Date of Award
Santa Clara : Santa Clara University, 2022
Doctor of Philosophy (PhD)
Computer Science and Engineering
Digital technology makes it easy to generate and distribute large volumes of data. However, it has also complicated the process of verifying and validating sources of data and their derivatives risking obfuscation of truth amidst the deluge of data. To address this issue, I trace and develop an approach based on data provenance tracking. Specifically, I make it possible to deep trace the origins and lineages of data, by applying state-of-the-art data provenance technologies, which I extend beyond traditional data provenance applications. In this dissertation, I demonstrate that with the right data infrastructure it is feasible to grant greater agency and integrity in representing and preserving data provenance, and that it is possible to do so in broader domains than those for which it is currently captured and represented.
I propose a general, flexible, and extensible data provenance framework, titled MetaScriptura, that treats provenance data as primary data in and of itself, and considers the importance of being able to represent a wide range of data structures atop suitably robust and secure storage infrastructure for capturing and representing richer semantic metadata as completely and accurately as possible. Specifically, I illustrate the efficiency and feasibility of this provenance metadata model with relevant ontologies in three different domains: multi-varied classical translated texts and commentaries; trusted citations of scholarly publications; and complementing and enhancing the process of maintaining interrelated legal records. MultiVerse is the name of first implementation of MetaScriptura applied to classical literary works and their translations. MetaScribe is another use case that extends the general framework to capture intent and sentiment of citations in scholarly publications, where links between sources are already well established, but which can be greatly enhanced with richer metadata. MetaLex is a proposal for legal record verification systems that require a high degree of trust in the completeness of the provenance and data tracking.
These applications, with enabled annotation features for recording rich provenance data, demonstrate the feasibility of both representation of domain knowledge and retrieval of subtle yet important underlying causal relationships between linked data items (via trustworthy provenance repositories). While these systems may accrue more provenance metadata to enhance completeness of data’s contextual relevance, system performance indicators remain scalable in the face of increasing volumes of data.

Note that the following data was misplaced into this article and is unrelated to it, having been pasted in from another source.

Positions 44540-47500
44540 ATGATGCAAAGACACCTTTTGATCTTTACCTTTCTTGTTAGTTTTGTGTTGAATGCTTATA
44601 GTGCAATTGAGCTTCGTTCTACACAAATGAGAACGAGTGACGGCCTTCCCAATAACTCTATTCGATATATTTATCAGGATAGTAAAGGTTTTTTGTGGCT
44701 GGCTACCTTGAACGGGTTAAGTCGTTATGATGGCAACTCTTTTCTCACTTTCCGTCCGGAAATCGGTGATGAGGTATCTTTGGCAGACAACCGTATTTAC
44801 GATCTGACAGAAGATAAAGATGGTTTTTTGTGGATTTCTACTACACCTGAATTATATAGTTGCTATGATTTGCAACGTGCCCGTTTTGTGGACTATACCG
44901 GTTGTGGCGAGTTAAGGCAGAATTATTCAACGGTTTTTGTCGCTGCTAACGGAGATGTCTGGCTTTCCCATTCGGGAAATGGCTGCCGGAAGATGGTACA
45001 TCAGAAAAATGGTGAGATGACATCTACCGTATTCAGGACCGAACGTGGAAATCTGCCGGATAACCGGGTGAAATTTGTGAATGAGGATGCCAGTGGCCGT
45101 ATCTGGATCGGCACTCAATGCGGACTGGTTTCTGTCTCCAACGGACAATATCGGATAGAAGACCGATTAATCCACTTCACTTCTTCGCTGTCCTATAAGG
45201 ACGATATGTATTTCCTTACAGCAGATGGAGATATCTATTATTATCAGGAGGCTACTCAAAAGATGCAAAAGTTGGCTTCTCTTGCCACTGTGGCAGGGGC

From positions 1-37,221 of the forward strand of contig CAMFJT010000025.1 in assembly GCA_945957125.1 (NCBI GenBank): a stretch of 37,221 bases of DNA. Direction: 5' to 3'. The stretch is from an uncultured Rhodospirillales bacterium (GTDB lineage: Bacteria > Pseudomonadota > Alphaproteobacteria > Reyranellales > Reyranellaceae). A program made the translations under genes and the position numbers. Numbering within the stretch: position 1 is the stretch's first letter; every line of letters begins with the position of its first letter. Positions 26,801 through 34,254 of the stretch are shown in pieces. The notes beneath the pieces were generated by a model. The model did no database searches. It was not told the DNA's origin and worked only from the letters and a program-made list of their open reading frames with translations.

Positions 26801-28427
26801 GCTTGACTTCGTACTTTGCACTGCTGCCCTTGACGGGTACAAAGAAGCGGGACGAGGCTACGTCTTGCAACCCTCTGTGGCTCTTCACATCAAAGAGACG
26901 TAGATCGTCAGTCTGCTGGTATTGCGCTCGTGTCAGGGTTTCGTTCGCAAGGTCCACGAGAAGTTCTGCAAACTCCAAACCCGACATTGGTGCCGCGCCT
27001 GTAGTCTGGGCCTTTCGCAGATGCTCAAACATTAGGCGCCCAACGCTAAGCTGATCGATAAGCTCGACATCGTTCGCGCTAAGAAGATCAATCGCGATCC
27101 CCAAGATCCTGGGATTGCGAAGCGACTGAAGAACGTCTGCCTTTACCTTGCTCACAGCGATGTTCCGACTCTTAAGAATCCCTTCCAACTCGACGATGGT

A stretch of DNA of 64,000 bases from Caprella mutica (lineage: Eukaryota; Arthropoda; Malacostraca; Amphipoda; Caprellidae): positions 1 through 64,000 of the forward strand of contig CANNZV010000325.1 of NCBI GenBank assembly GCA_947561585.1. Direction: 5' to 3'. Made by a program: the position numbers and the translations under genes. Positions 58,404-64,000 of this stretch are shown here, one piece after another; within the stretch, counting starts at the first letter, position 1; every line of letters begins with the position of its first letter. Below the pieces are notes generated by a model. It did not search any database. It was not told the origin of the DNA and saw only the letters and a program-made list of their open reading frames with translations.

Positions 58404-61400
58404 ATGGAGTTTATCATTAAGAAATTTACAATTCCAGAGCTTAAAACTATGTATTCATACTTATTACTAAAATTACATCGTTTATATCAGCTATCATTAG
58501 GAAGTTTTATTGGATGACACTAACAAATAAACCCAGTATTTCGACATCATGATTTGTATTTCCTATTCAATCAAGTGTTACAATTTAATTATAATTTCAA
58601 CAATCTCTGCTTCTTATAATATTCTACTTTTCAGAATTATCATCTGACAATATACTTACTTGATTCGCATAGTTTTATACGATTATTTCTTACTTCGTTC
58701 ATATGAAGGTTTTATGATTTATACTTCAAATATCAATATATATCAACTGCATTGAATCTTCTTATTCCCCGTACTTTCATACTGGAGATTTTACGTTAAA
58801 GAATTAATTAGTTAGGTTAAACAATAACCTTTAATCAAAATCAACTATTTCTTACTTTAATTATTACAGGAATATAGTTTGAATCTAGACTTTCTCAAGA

MetaScriptura aims to go beyond capturing simple data provenance information, and instead, attempts to pursue the ability to capture both the content and nature of data, and the varied kinds of commentary or manipulations that can be performed upon it. When used with the translation of a text, it can allow future revisions to the meaning deemed most likely to be accurate, since no alternative translation need be abandoned. When used with commentaries on a scholarly work, it can elevate the value of the commentary beyond simple critique of a body of work and into an integral part of the work as referenced by future scholars. When used in its most technical and computing-specific form, it can allow the construction of a richer and more meaningful recording of realistic user behavior in relation to data storage devices. As long as an artifact can be expressed as digital data, the manipulation or commentary upon it can be realized, and thus, the goal of MetaScriptura is to make sure that none of it is lost, and yet all of it remains (from a human perspective) manageable.
As data provenance is certainly broader than techno-computing fields, touching upon legal and ethical questions, I, therefore, give due consideration to broader technological, philosophical, and digital hermeneutical-epistemological questions prompted by the proposed framework. I especially discuss issues of trust and authenticity within the context of an AI-enhanced infosphere (e.g., I discuss the implications of a cyber-librarian that could be enabled by the proposed framework).
I believe that MetaScriptura, a general data provenance framework, opens vistas of opportunities for knowledge representation and interpretations in a wide spectrum of domains, and allows deeper knowledge discovery, by arming its adopters with the ability to maintain and analyze richer contextual semantic provenance metadata.
Israel, Maria Joseph, "MetaScriptura: A General Data Provenance Framework" (2022). Engineering Ph.D. Theses. 44.
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